Tuesday, December 07, 2004

That Irrational Economics Job Market

by Tom Bozzo

Another interesting recent post at Crooked Timber reviews some sociological research into the mechanisms of academic job "markets." Why the scare quotes on "markets"? The sociologists claim to be able to show that grad students are exchanged according to status hierarchies that may or may not reflect a rational assessment of all job candidates' performance. Kieran Healy notes that, according to one paper, the discipline with the least economic market-like behavior is... economics:

My own intuition is that uncertainty about future productivity creates sufficient anxiety that departments tend to choose the safer candidates in the short run — i.e., the ones coming out of their peer-group departments... Indeed, according to Han’s paper [no longer available at the UIUC link provided, darnit -- MU ed.], the discipline that does the most to take the market out of the market — to make it more like a hierarchical queueing procedure, instead, where the top departments get first pick of the candidates — is Economics. This is also a field where it’s conventional for candidates go on the market without any publications.

I think this rings true, though I wish I could readily access the source paper (short of a trip to the UW library) to see how one might empirically identify the "hierarchical queuing" hypothesis from what could be characterized on the economics side as a signaling/screening procedure -- assuming it isn't already a feature of the analysis.

Certainly, my alma mater, which embarked on a reputation enhancement program starting around the time of my arrival (1990) and bought its way up, or sought to, now has a junior faculty drawn from a narrower and higher-prestige array of economics graduate prorams (MIT, Chicago) than the "legacy" senior faculty (Johns Hopkins, Duke, Wisconsin).(*)

What's also interesting is how private sector economics jobs seem to fit into the hierarchy, which appears to be below even some lower-tier academic jobs.(**) Among other things, I'd expect that the lower-tier academic jobs don't come with especially high salaries relative even to unglamorous consulting gigs, and the signaling consequences of failing to get tenure in such a position are potentially more serious than failing to get tenure at a Harvard or MIT, which I expect often results in a soft landing in a tenured position at a lower-tier department.(***) I think the explanation here is not within the realm of rational choice, as I've both been leaned on to seek academic employment and seen the effects of such leaning on job candidates at the office.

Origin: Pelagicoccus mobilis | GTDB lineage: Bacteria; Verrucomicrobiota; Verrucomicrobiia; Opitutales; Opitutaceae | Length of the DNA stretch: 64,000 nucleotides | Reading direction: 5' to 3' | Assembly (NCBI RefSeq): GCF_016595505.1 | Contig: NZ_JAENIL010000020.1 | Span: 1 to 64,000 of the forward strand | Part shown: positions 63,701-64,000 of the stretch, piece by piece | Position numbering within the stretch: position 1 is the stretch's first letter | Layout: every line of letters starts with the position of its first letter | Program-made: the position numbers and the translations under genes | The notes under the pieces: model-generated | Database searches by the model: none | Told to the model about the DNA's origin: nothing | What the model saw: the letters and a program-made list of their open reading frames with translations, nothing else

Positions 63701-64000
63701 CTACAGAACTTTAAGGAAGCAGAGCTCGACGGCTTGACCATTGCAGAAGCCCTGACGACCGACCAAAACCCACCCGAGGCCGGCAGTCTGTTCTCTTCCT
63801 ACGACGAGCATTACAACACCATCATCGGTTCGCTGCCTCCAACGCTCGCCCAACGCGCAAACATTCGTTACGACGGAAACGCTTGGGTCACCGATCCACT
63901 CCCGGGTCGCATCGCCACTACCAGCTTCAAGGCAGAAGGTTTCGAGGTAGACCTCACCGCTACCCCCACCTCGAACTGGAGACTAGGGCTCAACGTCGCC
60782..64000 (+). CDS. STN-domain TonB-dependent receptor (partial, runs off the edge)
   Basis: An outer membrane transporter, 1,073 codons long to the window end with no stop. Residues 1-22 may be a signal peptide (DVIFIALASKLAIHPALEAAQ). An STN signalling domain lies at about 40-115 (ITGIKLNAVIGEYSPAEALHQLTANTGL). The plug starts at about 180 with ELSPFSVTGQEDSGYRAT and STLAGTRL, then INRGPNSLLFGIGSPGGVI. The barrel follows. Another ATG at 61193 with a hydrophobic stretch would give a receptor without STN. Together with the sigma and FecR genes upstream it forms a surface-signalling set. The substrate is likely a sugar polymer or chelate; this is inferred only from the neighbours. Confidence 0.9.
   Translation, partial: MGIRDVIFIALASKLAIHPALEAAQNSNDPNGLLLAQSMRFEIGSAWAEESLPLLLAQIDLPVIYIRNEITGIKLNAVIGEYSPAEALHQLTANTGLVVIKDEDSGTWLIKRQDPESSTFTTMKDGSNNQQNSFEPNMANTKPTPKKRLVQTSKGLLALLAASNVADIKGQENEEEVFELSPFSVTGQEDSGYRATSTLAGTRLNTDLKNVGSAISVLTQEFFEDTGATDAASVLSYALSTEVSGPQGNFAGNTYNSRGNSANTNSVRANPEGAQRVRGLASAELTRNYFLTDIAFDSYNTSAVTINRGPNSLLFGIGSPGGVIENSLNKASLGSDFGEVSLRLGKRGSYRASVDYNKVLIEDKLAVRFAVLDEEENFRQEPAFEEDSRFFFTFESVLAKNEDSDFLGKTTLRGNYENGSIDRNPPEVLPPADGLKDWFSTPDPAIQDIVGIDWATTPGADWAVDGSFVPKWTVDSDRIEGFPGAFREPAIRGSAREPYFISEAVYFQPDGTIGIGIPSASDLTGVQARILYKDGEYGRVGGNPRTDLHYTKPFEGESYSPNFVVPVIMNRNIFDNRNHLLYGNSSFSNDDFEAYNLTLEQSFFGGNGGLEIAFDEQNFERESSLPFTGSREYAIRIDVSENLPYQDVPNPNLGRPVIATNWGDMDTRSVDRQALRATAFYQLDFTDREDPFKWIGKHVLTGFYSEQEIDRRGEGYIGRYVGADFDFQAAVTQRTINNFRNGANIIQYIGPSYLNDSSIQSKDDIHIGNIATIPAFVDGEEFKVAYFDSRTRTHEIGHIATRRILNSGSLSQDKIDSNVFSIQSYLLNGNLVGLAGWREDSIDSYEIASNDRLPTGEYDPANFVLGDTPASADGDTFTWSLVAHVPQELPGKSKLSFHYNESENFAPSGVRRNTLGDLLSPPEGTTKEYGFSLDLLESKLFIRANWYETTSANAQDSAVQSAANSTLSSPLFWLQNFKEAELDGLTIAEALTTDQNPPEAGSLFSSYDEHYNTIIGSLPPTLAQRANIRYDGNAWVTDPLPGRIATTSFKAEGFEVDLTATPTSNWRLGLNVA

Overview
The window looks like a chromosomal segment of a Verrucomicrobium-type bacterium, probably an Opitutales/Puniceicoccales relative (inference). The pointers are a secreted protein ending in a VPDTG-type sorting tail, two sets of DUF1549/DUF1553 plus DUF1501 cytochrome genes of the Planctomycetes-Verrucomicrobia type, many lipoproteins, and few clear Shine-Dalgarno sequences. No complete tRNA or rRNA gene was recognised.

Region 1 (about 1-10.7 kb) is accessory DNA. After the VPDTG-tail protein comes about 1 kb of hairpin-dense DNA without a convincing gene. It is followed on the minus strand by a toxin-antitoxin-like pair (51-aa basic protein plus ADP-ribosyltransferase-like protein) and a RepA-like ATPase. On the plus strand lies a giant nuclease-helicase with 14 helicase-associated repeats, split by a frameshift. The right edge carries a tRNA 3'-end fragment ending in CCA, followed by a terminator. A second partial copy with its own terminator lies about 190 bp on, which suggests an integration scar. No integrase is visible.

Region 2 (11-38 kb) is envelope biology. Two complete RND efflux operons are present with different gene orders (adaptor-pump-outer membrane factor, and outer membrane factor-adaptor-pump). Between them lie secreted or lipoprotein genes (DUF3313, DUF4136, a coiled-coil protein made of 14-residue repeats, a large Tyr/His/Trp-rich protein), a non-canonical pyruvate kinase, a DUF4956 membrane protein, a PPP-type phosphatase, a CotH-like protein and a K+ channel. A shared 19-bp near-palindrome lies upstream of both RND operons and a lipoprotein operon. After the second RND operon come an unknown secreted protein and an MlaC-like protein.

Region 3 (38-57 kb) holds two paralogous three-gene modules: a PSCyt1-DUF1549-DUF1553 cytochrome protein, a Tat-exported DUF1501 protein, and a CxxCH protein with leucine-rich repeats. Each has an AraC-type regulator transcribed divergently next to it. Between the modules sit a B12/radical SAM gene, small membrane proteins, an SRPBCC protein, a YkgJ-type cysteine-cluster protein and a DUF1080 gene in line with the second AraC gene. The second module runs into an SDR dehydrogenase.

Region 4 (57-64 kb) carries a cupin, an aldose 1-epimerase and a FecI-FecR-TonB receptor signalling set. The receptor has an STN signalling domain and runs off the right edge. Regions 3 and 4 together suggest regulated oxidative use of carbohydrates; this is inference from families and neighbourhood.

So it's probably the case that decent economists are leaving $20 bills on the floor -- stacks of them, in fact. Does this make them less good economists?


(*) While there were some old-timers from Harvard and Stanford, both still high-prestige economics departments, they were generally not highly mathematical economists in the contemporary sense. So a consequence of the transition was that classmates who based their studying patterns for the macro prelims from the warm and fuzzy old macro prelims to the detriment of their understanding of dynamic optimization methods got very nasty shocks.

(**) Jobs within the Federal Reserve System and some high-prestige regulatory positions seem to be on par with upper-tier academic appointments, as may be some highly remunerative Wall Street jobs for time series jocks so inclined.

(***) The case of one job candidate I can recall from a few years back was not at all helped by his failure to get tenure at a snowbound low-tier university despite a good pedigree. Though it was his weak job talk that actually ended his chances.

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